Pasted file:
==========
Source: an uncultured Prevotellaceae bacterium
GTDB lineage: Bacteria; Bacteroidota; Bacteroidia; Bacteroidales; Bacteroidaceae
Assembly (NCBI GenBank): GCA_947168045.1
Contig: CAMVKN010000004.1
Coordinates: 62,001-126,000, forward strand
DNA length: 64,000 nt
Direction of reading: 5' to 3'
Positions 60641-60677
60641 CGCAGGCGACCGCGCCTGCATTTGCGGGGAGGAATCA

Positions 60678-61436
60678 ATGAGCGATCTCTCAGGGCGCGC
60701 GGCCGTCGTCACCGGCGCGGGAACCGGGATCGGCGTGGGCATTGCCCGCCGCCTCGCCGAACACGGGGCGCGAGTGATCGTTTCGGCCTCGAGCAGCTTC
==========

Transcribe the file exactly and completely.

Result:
Source: an uncultured Prevotellaceae bacterium
GTDB lineage: Bacteria; Bacteroidota; Bacteroidia; Bacteroidales; Bacteroidaceae
Assembly (NCBI GenBank): GCA_947168045.1
Contig: CAMVKN010000004.1
Coordinates: 62,001-126,000, forward strand
DNA length: 64,000 nt
Direction of reading: 5' to 3'
Positions 60641-60677
60641 CGCAGGCGACCGCGCCTGCATTTGCGGGGAGGAATCA

Positions 60678-61436
60678 ATGAGCGATCTCTCAGGGCGCGC
60701 GGCCGTCGTCACCGGCGCGGGAACCGGGATCGGCGTGGGCATTGCCCGCCGCCTCGCCGAACACGGGGCGCGAGTGATCGTTTCGGCCTCGAGCAGCTTC